Netflix model can help TV avoid fate of music industry, says Spacey

Kevin Spacey in House of Cards

Kevin Spacey in House of Cards

The House of Cards model pioneered by Netflix offers the TV business the best way to combat content piracy and prevent it sharing the fate of the music industry, according to actor Kevin Spacey, delivering the annual MacTaggart lecture at the Guardian Edinburgh Television Festival yesterday. 

The commissioning of House of Cards by Netflix showed that TV could be made cost-effectively outside the pilot-testing model of mainstream US TV and its success demonstrated that audiences want control, freedom and the ability to “binge” view shows, said Spacey, who starred in the show.

“Clearly the success of the Netflix model – releasing the entire season of House of Cards at once has proved one thing – the audience wants control,” said Spacey. “They want freedom. If they want to binge – as they’ve been doing on House of Cards – then we should let them binge. Many people have stopped me on the street to say, ‘Thanks – you sucked three days out of my life’. And through this new form of distribution, I think we have demonstrated that we have learned the lesson that the music industry didn’t learn. Give people what they want – when they want it – in the form they want it in – at a reasonable price – and they’ll more likely pay for it rather than steal it, well, some will still steal it, but I believe this new model can take a bit out of piracy.”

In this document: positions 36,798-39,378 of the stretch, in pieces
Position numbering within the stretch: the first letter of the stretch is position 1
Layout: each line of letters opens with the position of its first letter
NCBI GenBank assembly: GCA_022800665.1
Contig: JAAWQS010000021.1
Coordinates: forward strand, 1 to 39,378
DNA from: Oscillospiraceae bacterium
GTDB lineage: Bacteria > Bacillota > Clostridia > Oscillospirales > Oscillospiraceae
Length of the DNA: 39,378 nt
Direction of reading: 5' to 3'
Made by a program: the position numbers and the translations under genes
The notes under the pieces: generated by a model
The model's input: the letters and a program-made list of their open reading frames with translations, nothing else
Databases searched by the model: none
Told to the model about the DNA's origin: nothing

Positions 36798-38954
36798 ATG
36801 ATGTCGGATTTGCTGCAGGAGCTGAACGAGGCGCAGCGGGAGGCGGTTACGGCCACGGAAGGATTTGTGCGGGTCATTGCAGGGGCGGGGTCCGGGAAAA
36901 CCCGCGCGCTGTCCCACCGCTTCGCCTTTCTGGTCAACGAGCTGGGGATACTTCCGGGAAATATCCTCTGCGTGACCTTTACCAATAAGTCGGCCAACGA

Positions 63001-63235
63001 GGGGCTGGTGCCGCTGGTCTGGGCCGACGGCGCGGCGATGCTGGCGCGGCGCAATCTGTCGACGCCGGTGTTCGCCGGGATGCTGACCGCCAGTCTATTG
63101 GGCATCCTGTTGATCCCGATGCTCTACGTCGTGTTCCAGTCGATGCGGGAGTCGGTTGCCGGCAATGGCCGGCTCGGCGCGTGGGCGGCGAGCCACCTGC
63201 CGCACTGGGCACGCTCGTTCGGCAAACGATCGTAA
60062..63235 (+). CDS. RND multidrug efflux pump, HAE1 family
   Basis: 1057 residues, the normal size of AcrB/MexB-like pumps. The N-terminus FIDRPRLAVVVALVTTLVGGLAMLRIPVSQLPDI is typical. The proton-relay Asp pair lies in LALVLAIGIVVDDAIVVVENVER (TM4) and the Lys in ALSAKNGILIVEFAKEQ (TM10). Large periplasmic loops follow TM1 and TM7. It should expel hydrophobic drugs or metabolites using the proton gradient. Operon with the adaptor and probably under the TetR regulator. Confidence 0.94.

Spacey said it was important to create an environment where executives are “willing to take risks” and “be prepared to fail by aiming higher rather than playing it safe”.

Spacey also warned that TV was in danger of being left behind by the “warp-speed of technological advancement” in the form of the internet, streaming and multiplatform distribution. Content providers need to stay ahead of their audiences, he said. “Netflix and other similar services have succeeded because they have married good content with a forward-thinking approach to viewer habits and appetites,” he said.

He said that distinctions between film, TV, mini-series and webisodes was likely to melt away over the coming decade or two. “The device and length are irrelevant. The labels are useless – except perhaps to agents and managers and lawyers who use these labels to conduct business deals,” he said.